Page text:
The most popular deep learning libraries

You might have heard of artificial intelligence, deep learning and neural networks, and wanted to get a path into this exciting new technology. This article will help you get a comprehensive overview of the tools and frameworks you can use to accelerate your impact and learning in artificial intelligence. It will help you understand what deep learning library you should use to accelerate your learning. 

This article assumes your familiarity with basic deep learning concepts — if you need to catch up on those, the following Wikipedia article will help you get to scratch.

This is a walkthrough of the most popular deep learning libraries, examples of clever projects and implementations that have used the different libraries to create something awesome.

I’ve ranked the deep learning libraries in question by the number of Github stars their repositories have collected as of June 2017 — a great way to see how much traction these different frameworks have with programmers.

Deep learning library


1- TensorFlow

Overview: TensorFlow is the open-source machine learning library developed by Google (and still used in both research and production level applications at the company). The library allows you to bring machine intelligence capabilities to all sorts of devices, from those equipped with GPUs to mobile devices such as the Raspberry Pi. With over open-source 6,000 repositories using TensorFlow, it has quickly become one of the most popular frameworks out there for those looking to build something with deep learning. TensorFlow is very accessible, with APIs for Python, C++, Haskell, Java, Go and Rust and a 3rd party package built in R.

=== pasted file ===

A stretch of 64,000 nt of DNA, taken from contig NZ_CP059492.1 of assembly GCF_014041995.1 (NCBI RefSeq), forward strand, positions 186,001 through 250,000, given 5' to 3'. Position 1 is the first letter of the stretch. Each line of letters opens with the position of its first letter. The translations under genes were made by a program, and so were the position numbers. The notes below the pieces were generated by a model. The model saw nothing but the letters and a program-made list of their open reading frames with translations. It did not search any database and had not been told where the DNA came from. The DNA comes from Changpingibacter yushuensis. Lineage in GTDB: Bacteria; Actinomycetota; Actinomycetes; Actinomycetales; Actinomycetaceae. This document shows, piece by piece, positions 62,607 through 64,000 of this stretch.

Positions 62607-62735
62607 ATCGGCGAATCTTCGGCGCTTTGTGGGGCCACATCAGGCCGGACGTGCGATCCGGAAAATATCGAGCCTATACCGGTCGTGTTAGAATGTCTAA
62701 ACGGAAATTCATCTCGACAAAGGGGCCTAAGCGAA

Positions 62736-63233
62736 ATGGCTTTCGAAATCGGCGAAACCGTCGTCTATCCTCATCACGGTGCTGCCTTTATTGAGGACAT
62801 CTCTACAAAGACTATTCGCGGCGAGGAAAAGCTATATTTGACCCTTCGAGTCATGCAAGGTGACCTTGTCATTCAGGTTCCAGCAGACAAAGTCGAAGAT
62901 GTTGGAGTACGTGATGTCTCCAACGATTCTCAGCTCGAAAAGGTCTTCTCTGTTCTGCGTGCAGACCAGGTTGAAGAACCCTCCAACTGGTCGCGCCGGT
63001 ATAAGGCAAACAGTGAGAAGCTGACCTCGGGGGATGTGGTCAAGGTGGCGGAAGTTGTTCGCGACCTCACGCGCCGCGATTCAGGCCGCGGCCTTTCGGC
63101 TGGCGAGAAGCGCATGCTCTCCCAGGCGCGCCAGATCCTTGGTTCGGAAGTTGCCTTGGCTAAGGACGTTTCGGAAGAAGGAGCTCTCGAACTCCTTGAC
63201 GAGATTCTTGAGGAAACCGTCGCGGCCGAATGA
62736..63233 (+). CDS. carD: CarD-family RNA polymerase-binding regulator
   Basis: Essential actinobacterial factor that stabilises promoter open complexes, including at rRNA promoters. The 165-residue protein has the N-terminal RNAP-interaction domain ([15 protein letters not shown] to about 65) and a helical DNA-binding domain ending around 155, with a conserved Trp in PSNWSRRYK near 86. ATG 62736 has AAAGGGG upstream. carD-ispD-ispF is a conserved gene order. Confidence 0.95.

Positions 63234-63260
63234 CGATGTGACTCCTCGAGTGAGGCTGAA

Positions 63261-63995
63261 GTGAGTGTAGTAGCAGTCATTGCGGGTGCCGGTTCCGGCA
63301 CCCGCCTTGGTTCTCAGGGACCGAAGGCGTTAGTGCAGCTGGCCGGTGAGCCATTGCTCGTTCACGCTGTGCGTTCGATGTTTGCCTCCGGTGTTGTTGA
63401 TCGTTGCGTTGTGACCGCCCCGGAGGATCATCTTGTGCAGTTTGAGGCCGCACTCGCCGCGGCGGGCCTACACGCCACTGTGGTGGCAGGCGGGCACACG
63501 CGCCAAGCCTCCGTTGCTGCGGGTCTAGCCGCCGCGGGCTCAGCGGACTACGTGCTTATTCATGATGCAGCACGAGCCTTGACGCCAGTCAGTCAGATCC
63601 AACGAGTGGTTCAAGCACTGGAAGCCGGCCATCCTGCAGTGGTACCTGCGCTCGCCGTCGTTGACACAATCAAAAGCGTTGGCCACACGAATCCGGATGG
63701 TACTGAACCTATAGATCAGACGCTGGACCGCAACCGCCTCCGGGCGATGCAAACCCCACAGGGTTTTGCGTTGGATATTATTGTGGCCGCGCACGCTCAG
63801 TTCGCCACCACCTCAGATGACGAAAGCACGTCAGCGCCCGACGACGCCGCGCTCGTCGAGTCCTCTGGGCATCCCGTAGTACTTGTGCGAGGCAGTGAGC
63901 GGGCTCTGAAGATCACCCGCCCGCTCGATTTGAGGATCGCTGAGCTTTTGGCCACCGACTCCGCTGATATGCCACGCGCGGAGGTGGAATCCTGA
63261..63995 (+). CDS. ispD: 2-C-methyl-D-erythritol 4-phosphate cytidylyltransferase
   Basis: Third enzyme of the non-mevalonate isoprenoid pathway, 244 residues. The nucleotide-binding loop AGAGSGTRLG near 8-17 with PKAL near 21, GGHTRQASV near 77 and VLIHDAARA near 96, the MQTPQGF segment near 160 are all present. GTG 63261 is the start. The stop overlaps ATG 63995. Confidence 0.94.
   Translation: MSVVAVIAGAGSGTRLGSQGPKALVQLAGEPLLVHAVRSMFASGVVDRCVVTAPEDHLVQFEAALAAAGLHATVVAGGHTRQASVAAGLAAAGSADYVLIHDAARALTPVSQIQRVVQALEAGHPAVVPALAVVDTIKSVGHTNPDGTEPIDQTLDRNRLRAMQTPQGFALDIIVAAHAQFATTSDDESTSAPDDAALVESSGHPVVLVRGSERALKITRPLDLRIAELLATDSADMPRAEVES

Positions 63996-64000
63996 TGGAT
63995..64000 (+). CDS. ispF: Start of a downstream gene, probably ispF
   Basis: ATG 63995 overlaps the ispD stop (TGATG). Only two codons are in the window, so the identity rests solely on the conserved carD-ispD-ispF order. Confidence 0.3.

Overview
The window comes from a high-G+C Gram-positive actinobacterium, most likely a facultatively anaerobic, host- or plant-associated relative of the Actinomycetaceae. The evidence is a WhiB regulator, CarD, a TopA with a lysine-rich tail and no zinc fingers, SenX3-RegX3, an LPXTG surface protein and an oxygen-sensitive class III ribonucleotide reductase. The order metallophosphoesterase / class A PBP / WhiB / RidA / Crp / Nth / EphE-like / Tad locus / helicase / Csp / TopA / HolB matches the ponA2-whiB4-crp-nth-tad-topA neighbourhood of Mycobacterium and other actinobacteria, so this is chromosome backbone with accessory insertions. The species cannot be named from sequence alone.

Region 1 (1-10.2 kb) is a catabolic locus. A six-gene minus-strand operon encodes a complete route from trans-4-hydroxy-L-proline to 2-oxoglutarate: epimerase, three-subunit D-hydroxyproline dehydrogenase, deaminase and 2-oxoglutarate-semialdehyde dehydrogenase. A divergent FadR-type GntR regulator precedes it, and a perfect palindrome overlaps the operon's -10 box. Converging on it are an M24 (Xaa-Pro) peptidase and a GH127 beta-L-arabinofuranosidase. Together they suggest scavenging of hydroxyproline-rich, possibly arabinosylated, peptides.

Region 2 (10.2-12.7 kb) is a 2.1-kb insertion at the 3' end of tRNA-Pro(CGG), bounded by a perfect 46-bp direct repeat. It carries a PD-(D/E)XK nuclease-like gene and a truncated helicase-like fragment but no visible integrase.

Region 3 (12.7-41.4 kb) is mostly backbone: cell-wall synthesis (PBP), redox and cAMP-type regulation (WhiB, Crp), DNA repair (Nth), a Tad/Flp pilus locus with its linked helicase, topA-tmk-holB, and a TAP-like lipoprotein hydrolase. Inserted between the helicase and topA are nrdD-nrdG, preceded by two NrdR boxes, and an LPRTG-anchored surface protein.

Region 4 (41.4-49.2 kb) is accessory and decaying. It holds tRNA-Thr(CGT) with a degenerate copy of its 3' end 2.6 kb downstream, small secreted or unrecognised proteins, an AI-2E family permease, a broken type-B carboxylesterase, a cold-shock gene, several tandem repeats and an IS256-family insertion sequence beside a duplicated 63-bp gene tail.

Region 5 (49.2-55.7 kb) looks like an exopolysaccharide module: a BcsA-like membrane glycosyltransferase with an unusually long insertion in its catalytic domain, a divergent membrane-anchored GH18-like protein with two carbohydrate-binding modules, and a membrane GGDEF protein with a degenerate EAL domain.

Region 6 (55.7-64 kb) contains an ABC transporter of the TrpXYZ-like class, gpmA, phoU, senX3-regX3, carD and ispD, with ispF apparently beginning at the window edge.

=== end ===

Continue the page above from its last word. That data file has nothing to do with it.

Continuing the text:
Introductory Tutorial: Get introduced to TensorFlow with this official tutorial by Google by using TensorFlow with the famous MNIST dataset.

Use Cases: TensorFlow has become of the most popularized deep learning frameworks, and as such, it has seen a wide array of uses from powering cutting-edge machine learning work at different Silicon Valley companies to classifying cucumbers for farmers.

Resources:

  1. This Github repository TensorFlow-World contains a bunch of introductory tutorials with code compiled together to give you a better sense of how to do deep learning on TensorFlow.
  2. TensorFlow-101 contains tutorials on how to get started with TensorFlow in Jupyter Notebook with Python.
  3. This Github repository contains example code that will help you work through different analyses in TensorFlow.  

How to get started: Get all of the documentation and installation instructions here, then start practicing and training deep learning models on different datasets! TensorFlow is one of the most popular and powerful deep learning frameworks out there: take advantage! 


2- Scikit-learn

Overview: Scikit-learn is the versatile machine learning knife in Python, used for simple experimentation and iteration with different templated machine learning models. With modules like the MLPClassifier, you can easily bring deep learning approaches to your datasets and use the rest of the trusty scikit-learn ensemble (such as train_test_split) to validate and evaluate your model. You can also combine the scikit-learn interface with different deep learning libraries if you want to do more powerful analyses.

Introductory Tutorial: This tutorial runs through how to use scikit-learn as a deep learning library and a multilevel perceptron model to classify different types of wine. You can see how with a few lines of code, you can create a very accurate model with many variables.  

Use Cases: scikit-learn is often the first go-to deep learning tool for people working in the Python data science ecosystem: it comes pre-installed with Jupyter Notebook and it comes with powerful functions that are already-optimized versions of essential deep learning functions. You’ll be able to quickly build together machine learning models, evaluate them, and split different use cases into either test or training sets.